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Of the first problems which the Section had to face, the most important was the selection of the itinerary for the journey of the Flame from Olympia to Rome. In view of the time factor and the length of the course involved, it was decided not to adopt the principle of an exclusively overland course which would have led from the Balkan peninsula to Trieste and thence across Italian territory to Rome. It therefore became necessary to adopt an itinerary which would include the crossing of the Ionian Sea to a port on the peninsula but the project of disembarkation at Brindisi, whence the course would have followed State Road No. 7 to Naples and Rome, although appearing more logical, was abandoned in favour of a route considered to be more in line with the spirit of the Games.
In fact, it was also decided to give the itinerary and the observances for the carrying of the Torch that particular classic touch which undoubtedly distinguished the 1960 Games. It was therefore decided to select an itinerary which coincided with and bore reference to the two apexes of classical civilisation, Athens and Rome, and which would pass through the sites of Magna Grecia.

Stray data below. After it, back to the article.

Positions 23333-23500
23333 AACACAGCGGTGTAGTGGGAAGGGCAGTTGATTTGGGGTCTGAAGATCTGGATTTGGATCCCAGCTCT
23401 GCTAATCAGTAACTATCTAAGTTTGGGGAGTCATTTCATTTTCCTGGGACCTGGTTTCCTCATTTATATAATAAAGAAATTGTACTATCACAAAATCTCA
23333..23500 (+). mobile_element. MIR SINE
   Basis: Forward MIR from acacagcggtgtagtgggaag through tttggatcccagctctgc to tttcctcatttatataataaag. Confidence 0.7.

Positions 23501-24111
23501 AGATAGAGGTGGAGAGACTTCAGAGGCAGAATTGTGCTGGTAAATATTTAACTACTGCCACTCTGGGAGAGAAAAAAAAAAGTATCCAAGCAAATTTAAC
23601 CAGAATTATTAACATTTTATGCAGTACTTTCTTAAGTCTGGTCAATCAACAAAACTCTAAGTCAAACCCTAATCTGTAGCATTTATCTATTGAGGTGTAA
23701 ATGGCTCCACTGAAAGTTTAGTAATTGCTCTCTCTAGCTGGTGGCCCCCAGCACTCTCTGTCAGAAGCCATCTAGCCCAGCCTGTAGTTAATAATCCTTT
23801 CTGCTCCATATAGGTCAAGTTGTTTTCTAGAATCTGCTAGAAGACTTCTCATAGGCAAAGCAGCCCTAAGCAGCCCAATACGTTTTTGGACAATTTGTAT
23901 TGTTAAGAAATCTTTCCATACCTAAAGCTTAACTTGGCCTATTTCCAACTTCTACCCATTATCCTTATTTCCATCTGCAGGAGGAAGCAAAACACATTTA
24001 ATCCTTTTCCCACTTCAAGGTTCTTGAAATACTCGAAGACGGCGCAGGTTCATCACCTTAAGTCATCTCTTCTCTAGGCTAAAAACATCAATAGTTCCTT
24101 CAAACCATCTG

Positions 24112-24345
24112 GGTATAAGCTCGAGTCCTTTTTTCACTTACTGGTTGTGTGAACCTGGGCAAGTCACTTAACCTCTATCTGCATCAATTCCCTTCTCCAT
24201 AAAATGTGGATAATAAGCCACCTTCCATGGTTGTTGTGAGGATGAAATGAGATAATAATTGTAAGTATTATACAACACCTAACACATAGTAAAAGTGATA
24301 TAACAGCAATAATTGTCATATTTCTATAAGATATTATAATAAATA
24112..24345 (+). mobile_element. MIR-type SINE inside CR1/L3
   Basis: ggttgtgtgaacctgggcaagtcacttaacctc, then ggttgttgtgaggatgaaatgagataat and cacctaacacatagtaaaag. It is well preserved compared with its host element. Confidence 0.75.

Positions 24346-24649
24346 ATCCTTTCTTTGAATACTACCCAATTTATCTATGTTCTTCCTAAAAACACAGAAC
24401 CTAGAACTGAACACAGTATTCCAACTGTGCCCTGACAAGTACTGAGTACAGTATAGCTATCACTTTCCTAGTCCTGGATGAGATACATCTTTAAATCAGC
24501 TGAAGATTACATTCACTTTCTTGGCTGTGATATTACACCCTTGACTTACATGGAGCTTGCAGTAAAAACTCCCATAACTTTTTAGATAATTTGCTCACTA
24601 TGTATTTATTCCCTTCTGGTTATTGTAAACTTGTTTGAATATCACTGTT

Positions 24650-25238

The first part of the journey took place completely in Greek territory, namely:—Olympia, Pyrgos, Patras, Corinth, Megara, Eleusis and Athens. From the Panathinoikon Stadium in the Greek capital, the Flame was conveyed to the port of Turkolimano at Phaleros and thence, by sea, was brought to Italy, at Syracuse, a city founded in 734 B.C. which, like Naxos, may be considered the first Greek colony in Sicily. Following the Sicilian and Calabrian Ionic coast and over to the Tyrhennian coast of the Campania and Lazio regions, the route passed through many of the more famous Greek settlements of Sicily and Magna Grecia:—after Syracuse, Lentini (the ancient city of Leontinoi founded in 829 B.C.), Naxos, Messina, the straits between Scilla and Cariddus, Reggio Calabria, the river Halex (which according to legend sheltered Hercules), Locri (which in 660 B.C. gave Greece and its peoples a complete first Code of written Laws), Crotone, Sibari, Siri, Metaponto and Taranto, the major centre of Magna Grecia. From here, through Matera and Potenza, the Olympic Flame made for ancient Poseidonia on the Tyrhennian sea, Pompei, Herculaneum, Naples and the roads via the Acropolis of Cuma and running beside Lake Averno to Minturno, Terracina and Castelgandolfo. Thus, after so many centuries, the participation of ancient cities in the Olympic Games was ideally renewed, many of which cities had, by their athletes, attained famous victories extolled by poets of ancient times.
The last part of the course was chosen amongst historic sites still vibrant with activity today:—the Appian Way, the Forums, the Capitol, and from the Capitol Hill to the Olympic Stadium.